Monday, August 19, 2019


Ruth Pierloor (Mrs Samsa) - Christopher Samuel Carroll (Mr Samsa) 

Adapted by Steven Berkoff from the Franz Kafka novella.
Directed by Adam Brionowski – Designed by Imogen Keen
Lighting design by Andrew Meadows – Sound design by Kimmo Vennonen.
The Street Theatre 17th - 31st August 2019.

Reviewed by Bill Stephens

Franz Kafka’s novella about a young man, who wakes up one morning to find that he has transformed into a giant insect and the response of his family to his predicament, has spawned many adaptations. Perhaps the most durable is Stephen Berkoff’s 1969 version which is here given a fascinating dada production by the Street Theatre.

Directed with flair by Adam Brionowski, “Metamorphosis” takes place in an impressively surreal setting designed by Imogen Keen that transforms the intimate Street 2 into a grim, harshly lit environment for both audience and actors. Fresh cabbages act as both decoration and sustenance for the wretched family.

Each of the characters is introduced individually, appearing startlingly at a small window. Their movements are mechanical and stylised, their expressions often blank, doll-like.  At the beginning of the play they form an insect-like shape signalling what is to come. At one point during the play the use Dali-esque masks to become prospective lodgers.

Despite the grotesque movement and heavy make-up each of the actors cleverly manages mine the inherent humanity of their characters to involve the audience in the absurd and absorbing events which inexorably unfold.

Christopher Samuel Carroll, his naturally strong presence enhanced by exaggerated, heavily lined make-up, gives a compelling performance as the father-figure, Mr. Samsa, practically  bereft of any patriarchal emotions by the struggle to exist. As his wife, Mrs Samsa, Ruth Pierloor is equally compelling as she struggles to support her husband, her loyalties conflicted by her maternal feelings for her distressed son, Gregor.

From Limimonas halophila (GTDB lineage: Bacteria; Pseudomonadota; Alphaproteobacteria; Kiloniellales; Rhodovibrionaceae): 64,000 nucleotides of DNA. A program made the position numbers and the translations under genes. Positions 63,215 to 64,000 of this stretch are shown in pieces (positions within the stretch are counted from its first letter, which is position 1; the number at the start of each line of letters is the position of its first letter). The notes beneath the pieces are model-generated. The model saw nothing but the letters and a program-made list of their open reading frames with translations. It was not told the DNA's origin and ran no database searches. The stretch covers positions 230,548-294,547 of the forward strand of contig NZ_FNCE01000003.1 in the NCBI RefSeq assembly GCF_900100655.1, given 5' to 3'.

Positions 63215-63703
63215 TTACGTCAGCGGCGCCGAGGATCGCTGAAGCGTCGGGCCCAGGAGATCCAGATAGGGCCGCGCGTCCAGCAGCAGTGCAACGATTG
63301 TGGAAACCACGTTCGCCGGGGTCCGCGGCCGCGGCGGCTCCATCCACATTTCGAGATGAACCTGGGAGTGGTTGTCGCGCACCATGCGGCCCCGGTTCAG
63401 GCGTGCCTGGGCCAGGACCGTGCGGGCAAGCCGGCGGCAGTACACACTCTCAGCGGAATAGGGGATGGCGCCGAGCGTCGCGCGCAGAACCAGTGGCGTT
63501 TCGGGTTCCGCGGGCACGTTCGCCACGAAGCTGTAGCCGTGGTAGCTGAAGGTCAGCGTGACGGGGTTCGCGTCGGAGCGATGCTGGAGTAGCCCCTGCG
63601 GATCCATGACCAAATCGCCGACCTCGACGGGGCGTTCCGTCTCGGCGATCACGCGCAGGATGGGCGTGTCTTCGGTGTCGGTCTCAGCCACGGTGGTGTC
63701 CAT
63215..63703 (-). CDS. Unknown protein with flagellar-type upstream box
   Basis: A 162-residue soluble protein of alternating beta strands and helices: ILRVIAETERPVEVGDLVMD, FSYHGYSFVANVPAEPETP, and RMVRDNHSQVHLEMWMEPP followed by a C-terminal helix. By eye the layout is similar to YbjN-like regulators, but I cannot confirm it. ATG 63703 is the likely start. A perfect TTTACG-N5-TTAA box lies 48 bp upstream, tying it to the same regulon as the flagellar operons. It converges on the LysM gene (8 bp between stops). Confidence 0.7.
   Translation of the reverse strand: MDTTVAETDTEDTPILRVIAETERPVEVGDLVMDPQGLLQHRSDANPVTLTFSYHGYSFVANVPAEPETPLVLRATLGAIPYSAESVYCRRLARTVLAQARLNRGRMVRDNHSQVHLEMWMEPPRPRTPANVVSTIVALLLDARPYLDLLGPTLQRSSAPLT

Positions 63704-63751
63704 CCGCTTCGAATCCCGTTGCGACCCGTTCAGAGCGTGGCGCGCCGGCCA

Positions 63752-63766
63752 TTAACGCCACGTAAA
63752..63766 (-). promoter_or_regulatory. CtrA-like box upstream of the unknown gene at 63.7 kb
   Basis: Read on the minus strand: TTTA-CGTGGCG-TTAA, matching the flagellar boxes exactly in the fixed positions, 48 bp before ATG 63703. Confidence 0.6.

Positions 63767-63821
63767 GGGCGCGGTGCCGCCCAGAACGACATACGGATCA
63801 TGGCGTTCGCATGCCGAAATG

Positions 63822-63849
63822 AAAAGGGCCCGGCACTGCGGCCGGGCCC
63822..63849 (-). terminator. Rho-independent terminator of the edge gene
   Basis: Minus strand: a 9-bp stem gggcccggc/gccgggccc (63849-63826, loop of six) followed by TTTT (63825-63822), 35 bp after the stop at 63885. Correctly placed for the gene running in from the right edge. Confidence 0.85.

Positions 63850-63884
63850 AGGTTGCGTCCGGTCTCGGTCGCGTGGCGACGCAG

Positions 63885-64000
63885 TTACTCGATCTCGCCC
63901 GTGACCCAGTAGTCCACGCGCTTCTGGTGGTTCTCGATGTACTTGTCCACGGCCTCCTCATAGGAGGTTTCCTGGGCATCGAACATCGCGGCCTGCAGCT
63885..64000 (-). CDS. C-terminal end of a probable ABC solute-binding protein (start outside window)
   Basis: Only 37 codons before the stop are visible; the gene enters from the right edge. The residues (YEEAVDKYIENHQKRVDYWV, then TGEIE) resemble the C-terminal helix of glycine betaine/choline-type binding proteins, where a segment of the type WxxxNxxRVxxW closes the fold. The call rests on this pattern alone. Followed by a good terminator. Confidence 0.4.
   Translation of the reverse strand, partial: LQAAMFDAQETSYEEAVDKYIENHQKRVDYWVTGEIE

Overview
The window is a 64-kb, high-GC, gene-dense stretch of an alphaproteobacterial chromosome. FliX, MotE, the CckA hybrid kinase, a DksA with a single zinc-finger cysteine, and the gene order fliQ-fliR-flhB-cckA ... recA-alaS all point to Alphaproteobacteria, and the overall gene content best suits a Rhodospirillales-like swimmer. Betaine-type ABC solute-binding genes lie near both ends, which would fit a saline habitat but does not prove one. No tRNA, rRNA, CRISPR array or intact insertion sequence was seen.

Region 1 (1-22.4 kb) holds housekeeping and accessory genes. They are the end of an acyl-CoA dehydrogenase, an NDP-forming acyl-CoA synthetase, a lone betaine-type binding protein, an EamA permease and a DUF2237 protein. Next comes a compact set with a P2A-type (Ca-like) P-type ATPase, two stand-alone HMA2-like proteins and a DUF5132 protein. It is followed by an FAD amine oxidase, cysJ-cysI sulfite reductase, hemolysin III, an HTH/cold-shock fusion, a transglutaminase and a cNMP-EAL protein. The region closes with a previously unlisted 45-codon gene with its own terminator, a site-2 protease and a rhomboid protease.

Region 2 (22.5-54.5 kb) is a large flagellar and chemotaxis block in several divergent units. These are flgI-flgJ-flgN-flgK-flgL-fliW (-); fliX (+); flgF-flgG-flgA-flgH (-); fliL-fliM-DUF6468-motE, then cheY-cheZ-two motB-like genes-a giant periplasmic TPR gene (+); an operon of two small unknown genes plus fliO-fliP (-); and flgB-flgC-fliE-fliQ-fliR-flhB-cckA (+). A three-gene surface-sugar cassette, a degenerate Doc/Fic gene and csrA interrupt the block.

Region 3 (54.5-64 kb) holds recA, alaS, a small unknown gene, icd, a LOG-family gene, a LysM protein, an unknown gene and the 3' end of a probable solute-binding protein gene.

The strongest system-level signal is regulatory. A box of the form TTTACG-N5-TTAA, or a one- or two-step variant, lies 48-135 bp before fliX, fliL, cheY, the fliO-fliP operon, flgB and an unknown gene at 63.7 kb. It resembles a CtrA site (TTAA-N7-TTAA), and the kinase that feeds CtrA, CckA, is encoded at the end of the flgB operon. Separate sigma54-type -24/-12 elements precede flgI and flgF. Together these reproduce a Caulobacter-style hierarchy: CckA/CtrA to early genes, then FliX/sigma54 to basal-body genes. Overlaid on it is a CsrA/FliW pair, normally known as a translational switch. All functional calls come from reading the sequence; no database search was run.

Stephanie Lekkas (Greta Samsa) 

Stefanie Lekkas is quite captivating as the daughter, Greta, at first, defiant in her determination to nurture her brother, but finally, as his predicament becomes more and more dire and beyond solution, complicit in ensuring her own survival.

Dylan Van Den Berg (Gregor Samsa) 

As the unfortunate Gregor, Dylan Van Den Berg captures attention with an intensely physical performance in which he’s required to climb walls, swing from ropes and writhe in slime, all of which he copes with manfully. A pity therefore that his final transformation comes as an anti-climax, because, despite early struggles with detachable intestines, the only evidence of change in his appearance by the end of the play, is the slime that clings to his person, otherwise he remains steadfastly human, raising a question as to what it was about his appearance that his family found so repulsive. 

That quibble aside, this is a very accomplished production which offers its audience the too-rare opportunity to experience brilliantly performed dada theatre, and as such should be embraced by theatre students as well as by anyone interested in theatre history.
                                             Photos by Shelly Higgs

              This review also published in AUSTRALIAN ARTS REVIEW.